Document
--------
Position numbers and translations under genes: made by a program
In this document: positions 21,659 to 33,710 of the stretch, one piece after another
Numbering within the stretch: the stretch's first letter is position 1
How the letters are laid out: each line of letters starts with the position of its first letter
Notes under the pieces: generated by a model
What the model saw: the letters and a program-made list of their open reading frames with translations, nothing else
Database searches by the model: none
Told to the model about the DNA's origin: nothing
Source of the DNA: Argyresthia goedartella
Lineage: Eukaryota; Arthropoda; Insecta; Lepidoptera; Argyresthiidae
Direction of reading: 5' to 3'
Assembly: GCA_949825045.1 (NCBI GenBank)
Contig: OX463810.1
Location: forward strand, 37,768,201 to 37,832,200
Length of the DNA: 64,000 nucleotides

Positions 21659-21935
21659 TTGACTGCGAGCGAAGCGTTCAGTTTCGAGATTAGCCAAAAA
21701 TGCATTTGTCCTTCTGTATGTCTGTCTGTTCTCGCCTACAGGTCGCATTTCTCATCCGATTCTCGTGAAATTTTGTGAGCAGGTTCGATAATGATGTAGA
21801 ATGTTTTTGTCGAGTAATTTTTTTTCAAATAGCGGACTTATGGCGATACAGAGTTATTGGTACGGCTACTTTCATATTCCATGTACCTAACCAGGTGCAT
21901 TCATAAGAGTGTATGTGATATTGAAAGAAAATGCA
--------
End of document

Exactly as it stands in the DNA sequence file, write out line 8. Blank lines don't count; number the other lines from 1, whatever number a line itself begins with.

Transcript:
Told to the model about the DNA's origin: nothing